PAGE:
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McGee loses ruling on former agent

An arbitrator handed Buffalo Bills cornerback Terrence McGee a setback in his ongoing dispute with former agent Terry Bolar.

Roger P. Kaplan of Alexandria, Va., ruled that McGee must pay Bolar a 3 percent fee for negotiating the contract he signed in 2005.

McGee said he and Bolar signed an agreement that would give Bolar 1 percent of his earnings instead of the standard 3 percent agent fee. Bolar denied entering into such an agreement.

McGee's Buffalo-based lawyer, J. David Sampson, said Bolar admitted to preparing the 1 percent agreement and had it signed by McGee, but the papers were never submitted to the NFL Players Association.

Since there is no physical evidence to support McGee's claim, Kaplan considered the 3 percent agreement established when McGee hired Bolar in 2003 was still valid.

Bolar had already received 1 percent ($50,000) of McGee's $5 million signing bonus. Bolar is now owed an additional 2 percent ($100,000) of the bonus and 3 percent of McGee's annual base salaries. McGee is now represented by Ron Raccuia of Buffalo.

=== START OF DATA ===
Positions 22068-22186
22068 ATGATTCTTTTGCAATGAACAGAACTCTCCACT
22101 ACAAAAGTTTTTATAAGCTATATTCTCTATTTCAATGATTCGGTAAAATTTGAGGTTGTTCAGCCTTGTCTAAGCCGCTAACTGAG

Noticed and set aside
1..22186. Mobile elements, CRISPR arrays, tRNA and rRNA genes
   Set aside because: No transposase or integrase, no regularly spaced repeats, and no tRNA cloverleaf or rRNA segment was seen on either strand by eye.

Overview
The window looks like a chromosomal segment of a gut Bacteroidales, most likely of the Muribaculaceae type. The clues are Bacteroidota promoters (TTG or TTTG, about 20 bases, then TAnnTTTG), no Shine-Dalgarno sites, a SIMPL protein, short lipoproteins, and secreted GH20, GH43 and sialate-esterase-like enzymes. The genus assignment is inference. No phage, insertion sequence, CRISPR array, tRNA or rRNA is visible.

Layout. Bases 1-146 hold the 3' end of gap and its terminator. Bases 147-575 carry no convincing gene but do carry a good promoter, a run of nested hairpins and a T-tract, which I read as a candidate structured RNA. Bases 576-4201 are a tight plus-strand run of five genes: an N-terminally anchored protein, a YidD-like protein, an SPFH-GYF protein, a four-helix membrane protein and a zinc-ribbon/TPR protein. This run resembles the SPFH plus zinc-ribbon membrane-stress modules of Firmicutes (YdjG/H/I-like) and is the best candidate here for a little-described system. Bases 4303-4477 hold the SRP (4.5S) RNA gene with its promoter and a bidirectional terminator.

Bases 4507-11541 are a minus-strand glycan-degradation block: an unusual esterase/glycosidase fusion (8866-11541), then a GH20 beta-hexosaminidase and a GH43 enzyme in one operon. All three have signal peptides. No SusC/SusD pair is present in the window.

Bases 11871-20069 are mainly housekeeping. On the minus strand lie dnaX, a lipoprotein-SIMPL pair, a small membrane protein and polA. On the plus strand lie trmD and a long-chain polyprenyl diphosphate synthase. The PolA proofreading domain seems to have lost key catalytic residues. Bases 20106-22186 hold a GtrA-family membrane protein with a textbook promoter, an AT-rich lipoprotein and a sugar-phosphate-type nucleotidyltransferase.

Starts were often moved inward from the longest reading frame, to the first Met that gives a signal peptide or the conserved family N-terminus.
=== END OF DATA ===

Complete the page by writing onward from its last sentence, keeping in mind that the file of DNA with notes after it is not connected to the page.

"It's a relief, and it gives me the breathing room to move forward in business," Bolar said from his Marietta, Ga., office. "They have unfairly tried to destroy my credibility in the industry. I just want to be paid for the services I rendered."

Sampson, a partner with Underberg & Kessler LLP, said an appeal may be filed in federal court in Buffalo.

"We have received the decision by arbitrator Kaplan, which we are extremely disappointed with because the arbitrator failed to identify admissions made by Terry Bolar establishing that a 1-percent agreement had been prepared by him and signed by Terrence and that Mr. Bolar admittedly destroyed after it had been executed," Sampson said.

In a separate case, the arbitrator threw out another grievance filed by Bolar that charged Raccuia with tampering. Bolar was seeking $500,000 in damages.

Both matters are separate from the still-pending lawsuit McGee filed in Houston last February against Bolar, former financial adviser Craig Curry and former Bills defensive coordinator Jerry Gray.

McGee is seeking to reclaim more than $1 million he said was taken from his accounts by Curry without his authorization. The suit alleges that Bolar violated NFLPA rules for introducing McGee to Curry, a convicted felon. Bolar denies this claim. Gray is a co-defendant because he allegedly tried to persuade McGee from firing Bolar.


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